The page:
A British-Iranian woman who called her ex-husband's wife a "horse" on Facebook three years ago has been freed from detainment in Dubai, where she had traveled to attend her former partner's funeral, according to BBC.
Laleh Shahravesh, 55, was arrested at an airport in Dubai on March 10 after her Portuguese ex-husband's new wife, Samar Al Hammadi, notified Emirati authorities of Shahravesh's disparaging comments on the popular social media platform. Under the United Arab Emirates' cybercrime laws, individuals who make defamatory posts on social media can be fined or jailed.
Detained in Dubai, an organization that fights against unjust detention and wrongful persecution on behalf of foreign nationals who live in the city, said that the case was settled for 3,000 dirhams — which comes out to approximately $817 in U.S. currency.
Shahravesh's troubles date back to 2016 when her husband, Pedro, filed for divorce. The two had been married for 18 years and lived together in Dubai for eight months. When Shahravesh learned on Facebook that Pedro would remarry, she posted several messages in Farsi.
"I hope you go under the ground, you idiot. Damn you," she wrote. "You left me for this horse."
In another message, Shahravesh wrote, "You married a horse, you idiot."
RELATED: See views of Dubai from above:
Views of Dubai from above
Views of Dubai from above
Heavy fog rolls by early in the morning near the Dubai Marina November 21, 2007. Once filled with the cacophony of cranes and construction labourers, Dubai today hums to the work of a quieter crowd. The brash Gulf emirate, renowned for extravagant real estate projects and flashy living, has turned into a city of auditors. Picture taken November 21, 2007. To match Special Report DUBAI/ REUTERS/Steve Crisp/Files
A general view of the Jumeirah neighbourhood in Dubai, UAE December 9, 2015. Picture taken December 9, 2015. REUTERS/Karim Sahib/Pool
A general view of the luxury Burj al-Arab Hotel at Jumeirah area in Dubai, UAE December 9, 2015. Picture taken December 9, 2015. REUTERS/Karim Sahib/Pool
An aerial view of The World Island in Dubai October 25, 2010. REUTERS/Ahmed Jadallah
An aerial view of Nad Al Sheba Desert in Dubai December 9, 2015. Picture taken December 9, 2015. REUTERS/Karim Sahib/Pool
A general view of Dubai and the world's tallest tower, the Burj Khalifa (C), December 9, 2015. Photo taken December 9, 2015. REUTERS/Karim Sahib/Pool
A development is seen on one of the islands of The World Islands project in Dubai January 7, 2012. The World Islands is located approximately 4 km (2.5 miles) off the coast of Jumeirah. The collection of man-made islands are shaped into the continents of the world, and will consist of 300 small private artificial islands divided into four categories - private homes, estate homes, dream resorts, and community islands, according to the development company Nakheel Properties Group. REUTERS/Jumana El Heloueh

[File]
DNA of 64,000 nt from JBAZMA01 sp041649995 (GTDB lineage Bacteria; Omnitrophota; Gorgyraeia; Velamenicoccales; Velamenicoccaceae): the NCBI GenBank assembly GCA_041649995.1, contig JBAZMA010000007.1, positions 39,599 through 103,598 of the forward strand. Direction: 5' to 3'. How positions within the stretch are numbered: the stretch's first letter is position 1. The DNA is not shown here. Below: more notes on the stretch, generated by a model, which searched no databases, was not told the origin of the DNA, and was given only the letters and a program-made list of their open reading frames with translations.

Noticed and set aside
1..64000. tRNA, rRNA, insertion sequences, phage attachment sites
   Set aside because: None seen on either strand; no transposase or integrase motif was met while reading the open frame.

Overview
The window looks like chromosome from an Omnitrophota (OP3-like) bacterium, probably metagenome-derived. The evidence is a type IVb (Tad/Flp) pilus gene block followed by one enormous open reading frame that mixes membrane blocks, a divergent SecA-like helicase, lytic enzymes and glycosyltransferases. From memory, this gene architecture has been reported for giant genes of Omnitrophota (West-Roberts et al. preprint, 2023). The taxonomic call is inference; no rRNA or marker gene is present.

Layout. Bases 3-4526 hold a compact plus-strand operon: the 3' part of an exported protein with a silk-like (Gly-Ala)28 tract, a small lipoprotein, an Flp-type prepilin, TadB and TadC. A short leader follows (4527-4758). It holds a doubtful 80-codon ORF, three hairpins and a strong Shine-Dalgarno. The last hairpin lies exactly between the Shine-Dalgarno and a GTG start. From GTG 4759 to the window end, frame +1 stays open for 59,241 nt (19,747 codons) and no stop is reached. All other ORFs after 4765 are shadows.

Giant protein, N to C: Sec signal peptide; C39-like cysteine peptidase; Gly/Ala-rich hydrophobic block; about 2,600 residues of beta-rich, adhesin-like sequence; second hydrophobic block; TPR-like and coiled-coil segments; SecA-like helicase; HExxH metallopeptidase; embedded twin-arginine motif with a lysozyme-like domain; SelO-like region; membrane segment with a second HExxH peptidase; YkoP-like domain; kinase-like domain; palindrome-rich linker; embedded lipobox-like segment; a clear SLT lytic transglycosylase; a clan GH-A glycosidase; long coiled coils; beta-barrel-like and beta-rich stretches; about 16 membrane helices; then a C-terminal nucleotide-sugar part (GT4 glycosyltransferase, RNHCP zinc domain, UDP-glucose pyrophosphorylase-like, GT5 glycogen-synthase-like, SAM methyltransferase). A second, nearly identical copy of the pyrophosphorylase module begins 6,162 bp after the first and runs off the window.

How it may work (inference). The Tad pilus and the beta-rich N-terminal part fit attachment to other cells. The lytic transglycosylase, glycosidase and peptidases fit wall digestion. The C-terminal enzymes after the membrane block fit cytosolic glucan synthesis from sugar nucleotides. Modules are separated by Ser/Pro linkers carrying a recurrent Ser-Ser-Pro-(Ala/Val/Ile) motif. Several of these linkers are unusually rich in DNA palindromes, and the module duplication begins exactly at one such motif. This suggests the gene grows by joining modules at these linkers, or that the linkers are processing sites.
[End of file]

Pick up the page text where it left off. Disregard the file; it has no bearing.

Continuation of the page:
Hot air balloons fly over Dubai during the World Air Games 2015, held under the rules of the Federation Aeronautique Internationale (FAI) as part of the "Dubai International Balloon Fiesta" event, United Arab Emirates December 9, 2015. REUTERS/Karim Sahib/Pool
An aerial view of Dubai from Burj Khalifa, the tallest building in the world, in Dubai November 19, 2014. REUTERS/Ahmed Jadallah
An aerial image, shows the approaching "red tide", on the shores of Dubai April 7, 2009. The toxic algal bloom, commonly known as "red tide", which can devastate marine plant and animal life has caused the closure of a number of beaches in Dubai. REUTERS/Matthias Seifert
A view of The Palm Island Jumeirah in Dubai, with some residential homes that have been completed, November 8, 2007. REUTERS/Steve Crisp
An aerial view of the man-made palm tree-shaped islands in Dubai September 7, 2007. REUTERS/Ahmed Jadallah
Houses on the fronds of the Palm Jumeirah are seen in Dubai December 21, 2009. Dubai World disappointed creditors on Monday by making little progress on securing standstill on $22 billion of debt, as a key creditor meeting turned out to be a tame affair with less than half the expected attendees showing up. Picture taken December 21, 2009. REUTERS/Matthias Seifert
Discover More Like This
BACK TO SLIDE
Hammadi caught wind of the messages and reported them to the police. Shahravesh, who had returned to the United Kingdom with her daughter, Paris, following the divorce, flew back to Dubai to attend Pedro's funeral — he died of a heart attack at the age of 51— but was subsequently arrested on an outstanding warrant.
"We weren't even allowed to go to his funeral," Paris, who accompanied her mother on the trip, told the Daily Mail. "I don't think that's asking too much."
Shahravesh's lawyer, Michel Chalhoub, pushed the case's presiding judge to resolve the issue quickly, but an attorney representing Al Hammadi reportedly wanted more time to review it. Shahravesh was ultimately convicted but allowed to pay a fine, get her passport back and return home.
"We maintain that the case against Laleh should have been dismissed at the outset, and while we are pleased that her nightmare is over, her conviction on this absurd case sets a dangerous precedent," Radha Stirling, Detained in Dubai's chief executive, said in a statement.
Shahravesh is the first British citizen to be charged under the UAE's cybercrime laws, the Daily Mail pointed out.